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Ridge to Rivers trail crew has a busy fall repairing trails after rain this spring and summer

Posted at 11:12 AM, Sep 24, 2023

BOISE, Idaho — This spring the Treasure Valley got more rain then usual and then the remnants of Hilary showed up bringing more rain in August. It caused erosion on many of trails in the Boise foothills.

The Ridge to Rivers Trail Crew spent this week fixing a section of Dry Creek where water came down a draw and washed the trail away.

Dry Creek Trail

Dry Creek isn't the easiest hike and I have to walk my mountain bike over the rocks in the beginning section, the trail crew had to navigate this section while carrying rocks to smooth out the trail.

"We got them down here by hand," said Sam Roberts of the trail crew. "Stone is pretty sustainable, it is going to last a while with the idea that we won’t have to come back to this section."

The section of trail the crew repaired

Sam Roberts got into trail building 20 years ago when he was finishing up college, he got an internship in Florida and over a decade ago he moved to Idaho where he has worked with Ridge to Rivers ever since.

“I enjoy the work, I certainly enjoy the office and I like being outside," said Roberts. "But I also like the fact that it is a community resource."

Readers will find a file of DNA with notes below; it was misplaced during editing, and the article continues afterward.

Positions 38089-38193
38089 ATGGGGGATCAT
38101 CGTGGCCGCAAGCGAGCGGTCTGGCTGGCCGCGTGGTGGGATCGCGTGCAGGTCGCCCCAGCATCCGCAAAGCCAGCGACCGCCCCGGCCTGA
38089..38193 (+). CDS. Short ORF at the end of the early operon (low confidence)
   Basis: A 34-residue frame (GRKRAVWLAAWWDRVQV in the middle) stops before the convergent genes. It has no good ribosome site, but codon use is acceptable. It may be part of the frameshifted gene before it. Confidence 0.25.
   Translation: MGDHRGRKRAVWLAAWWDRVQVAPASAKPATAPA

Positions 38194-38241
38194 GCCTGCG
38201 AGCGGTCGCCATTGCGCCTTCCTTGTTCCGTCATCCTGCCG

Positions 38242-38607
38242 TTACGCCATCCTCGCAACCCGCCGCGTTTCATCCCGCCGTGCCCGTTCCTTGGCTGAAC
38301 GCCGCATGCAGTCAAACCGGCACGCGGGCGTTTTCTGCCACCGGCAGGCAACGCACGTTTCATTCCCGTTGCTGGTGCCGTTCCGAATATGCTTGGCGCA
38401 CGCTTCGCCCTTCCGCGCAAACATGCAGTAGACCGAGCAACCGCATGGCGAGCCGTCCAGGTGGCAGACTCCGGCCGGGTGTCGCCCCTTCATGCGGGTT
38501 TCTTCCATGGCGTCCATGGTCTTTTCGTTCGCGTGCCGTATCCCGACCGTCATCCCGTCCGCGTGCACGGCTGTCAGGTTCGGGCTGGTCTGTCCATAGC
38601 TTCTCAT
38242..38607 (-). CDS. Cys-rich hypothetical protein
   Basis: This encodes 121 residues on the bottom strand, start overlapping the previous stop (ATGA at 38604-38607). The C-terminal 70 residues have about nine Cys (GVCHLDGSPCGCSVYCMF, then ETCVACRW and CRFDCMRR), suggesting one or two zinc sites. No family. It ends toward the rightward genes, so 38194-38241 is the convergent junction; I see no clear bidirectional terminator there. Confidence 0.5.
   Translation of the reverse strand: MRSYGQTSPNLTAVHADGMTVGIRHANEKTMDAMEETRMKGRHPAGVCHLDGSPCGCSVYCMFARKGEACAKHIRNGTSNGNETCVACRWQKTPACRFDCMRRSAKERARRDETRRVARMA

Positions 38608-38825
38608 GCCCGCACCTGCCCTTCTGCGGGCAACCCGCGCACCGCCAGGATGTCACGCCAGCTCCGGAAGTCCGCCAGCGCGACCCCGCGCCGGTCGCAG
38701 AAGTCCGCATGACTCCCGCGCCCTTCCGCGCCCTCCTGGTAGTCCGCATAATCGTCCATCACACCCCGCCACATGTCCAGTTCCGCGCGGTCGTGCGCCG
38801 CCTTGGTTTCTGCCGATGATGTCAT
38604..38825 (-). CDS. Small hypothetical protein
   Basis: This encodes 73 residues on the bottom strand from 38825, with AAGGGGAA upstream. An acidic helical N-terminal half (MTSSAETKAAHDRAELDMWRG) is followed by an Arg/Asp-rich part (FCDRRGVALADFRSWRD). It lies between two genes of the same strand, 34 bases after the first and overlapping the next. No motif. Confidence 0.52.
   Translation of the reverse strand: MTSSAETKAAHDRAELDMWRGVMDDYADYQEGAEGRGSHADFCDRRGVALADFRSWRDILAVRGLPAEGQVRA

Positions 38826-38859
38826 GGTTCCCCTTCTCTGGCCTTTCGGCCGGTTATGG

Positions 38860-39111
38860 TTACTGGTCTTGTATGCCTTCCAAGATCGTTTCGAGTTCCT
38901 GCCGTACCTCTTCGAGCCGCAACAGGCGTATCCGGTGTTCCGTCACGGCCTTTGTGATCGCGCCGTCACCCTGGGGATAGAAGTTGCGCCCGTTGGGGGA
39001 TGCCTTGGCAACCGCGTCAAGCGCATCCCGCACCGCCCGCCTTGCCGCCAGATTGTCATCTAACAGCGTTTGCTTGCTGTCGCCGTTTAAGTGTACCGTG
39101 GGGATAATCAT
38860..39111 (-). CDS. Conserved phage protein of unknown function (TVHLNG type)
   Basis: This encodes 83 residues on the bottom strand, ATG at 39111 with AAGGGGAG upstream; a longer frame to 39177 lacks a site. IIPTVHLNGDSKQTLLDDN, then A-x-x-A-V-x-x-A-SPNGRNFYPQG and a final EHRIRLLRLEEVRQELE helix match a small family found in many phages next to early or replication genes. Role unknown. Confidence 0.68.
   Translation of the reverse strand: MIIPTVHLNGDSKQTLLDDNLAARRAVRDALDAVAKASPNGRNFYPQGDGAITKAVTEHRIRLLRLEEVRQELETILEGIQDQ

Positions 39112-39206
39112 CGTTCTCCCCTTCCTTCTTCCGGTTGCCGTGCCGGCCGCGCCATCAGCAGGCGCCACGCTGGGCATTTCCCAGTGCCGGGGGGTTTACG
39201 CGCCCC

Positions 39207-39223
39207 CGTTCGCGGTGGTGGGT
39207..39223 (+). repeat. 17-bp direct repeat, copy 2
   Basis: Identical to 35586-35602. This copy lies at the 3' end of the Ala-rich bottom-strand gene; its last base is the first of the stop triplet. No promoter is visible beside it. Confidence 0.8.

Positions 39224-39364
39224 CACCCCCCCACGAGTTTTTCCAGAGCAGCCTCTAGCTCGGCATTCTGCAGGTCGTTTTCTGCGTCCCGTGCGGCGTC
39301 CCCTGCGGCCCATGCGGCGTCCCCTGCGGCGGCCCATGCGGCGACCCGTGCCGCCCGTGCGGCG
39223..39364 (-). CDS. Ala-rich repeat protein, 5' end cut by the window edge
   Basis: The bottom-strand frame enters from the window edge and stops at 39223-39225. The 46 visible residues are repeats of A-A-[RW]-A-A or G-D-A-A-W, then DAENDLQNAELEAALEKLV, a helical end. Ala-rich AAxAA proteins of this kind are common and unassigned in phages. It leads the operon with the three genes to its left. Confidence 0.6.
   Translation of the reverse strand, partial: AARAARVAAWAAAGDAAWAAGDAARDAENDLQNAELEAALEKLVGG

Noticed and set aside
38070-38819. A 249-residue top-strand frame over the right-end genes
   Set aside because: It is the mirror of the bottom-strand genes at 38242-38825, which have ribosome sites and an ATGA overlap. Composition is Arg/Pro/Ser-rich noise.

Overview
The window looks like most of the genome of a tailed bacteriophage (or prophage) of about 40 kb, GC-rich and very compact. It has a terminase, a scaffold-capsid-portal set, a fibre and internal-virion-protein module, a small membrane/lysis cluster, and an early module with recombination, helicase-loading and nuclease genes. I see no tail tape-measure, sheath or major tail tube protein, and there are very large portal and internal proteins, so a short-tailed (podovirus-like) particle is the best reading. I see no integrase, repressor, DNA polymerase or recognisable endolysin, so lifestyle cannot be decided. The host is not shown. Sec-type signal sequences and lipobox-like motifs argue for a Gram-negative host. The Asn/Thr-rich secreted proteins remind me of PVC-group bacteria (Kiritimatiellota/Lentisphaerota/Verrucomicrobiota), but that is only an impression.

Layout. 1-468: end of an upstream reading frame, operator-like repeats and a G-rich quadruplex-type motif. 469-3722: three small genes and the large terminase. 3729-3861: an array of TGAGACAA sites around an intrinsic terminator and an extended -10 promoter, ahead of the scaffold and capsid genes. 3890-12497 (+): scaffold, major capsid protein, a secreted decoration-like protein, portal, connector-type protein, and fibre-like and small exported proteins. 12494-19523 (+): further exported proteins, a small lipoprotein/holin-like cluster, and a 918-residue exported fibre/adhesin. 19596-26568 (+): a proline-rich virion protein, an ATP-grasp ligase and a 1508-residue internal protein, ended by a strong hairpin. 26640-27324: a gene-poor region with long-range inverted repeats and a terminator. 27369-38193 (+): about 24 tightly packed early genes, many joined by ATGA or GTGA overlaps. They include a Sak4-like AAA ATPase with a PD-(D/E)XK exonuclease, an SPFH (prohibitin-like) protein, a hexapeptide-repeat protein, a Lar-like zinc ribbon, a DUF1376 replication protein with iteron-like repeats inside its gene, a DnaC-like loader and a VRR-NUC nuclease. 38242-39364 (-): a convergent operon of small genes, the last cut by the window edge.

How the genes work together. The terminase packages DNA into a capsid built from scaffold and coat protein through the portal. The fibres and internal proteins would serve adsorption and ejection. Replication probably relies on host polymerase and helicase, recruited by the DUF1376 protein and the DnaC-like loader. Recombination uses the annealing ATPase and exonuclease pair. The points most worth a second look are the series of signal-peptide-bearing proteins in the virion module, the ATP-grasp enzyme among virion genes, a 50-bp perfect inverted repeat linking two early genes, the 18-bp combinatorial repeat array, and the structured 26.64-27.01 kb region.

Sam Roberts and two other members of the trail crew

The trail crew consists of four full-time workers and several seasonal workers. The crew took a giant slab of rock and broke it into pieces so they could carry it along the trail. When they got to the eroded spot they put the pieces back together to fix the eroded section of trail.

"They are a hard working bunch, I hike on all the trails around here and I see their improvements," said Eric, a hiker who we met on the trail. "They are one of the reasons we have these beautiful trails so give them credit and say thanks if you see them."

Some of the erosion in the Harrison Hollow area

The soil content in the trails make them susceptible to erosion, it's one of the reasons why we urge people to avoid the trails when they are muddy, but this year the damage occurred because of mother nature.

"The storms have just hammered quite a few trails, we have seen a lot of erosion on the trails," said David Gordon, the Ridge to Rivers program manager. "They were in really good shape coming into the summer, but as the soils dry out, they move readily with a lot of water so we have seen some pretty significant erosion in places."

We got more rain then usual this year

Erosion has happened in the Camel's Back area, Harrison Hollow and Table Rock. However, the crew can't do much in the summer because the trails are so dry. So now it is a race to fix as many trails as they can this fall before winter arrives.

"We got some volunteer groups to help us it will different spill over into next spring because we don't have a long enough window," said Gordon. "There is a long list of places we would like to get to and repair."

The crew heads out after a long day of work

Ridge to Rivers appreciates when people let them know about an impacted area. They also have a ton of resources on their website that can help people utilize the trails in the foothills.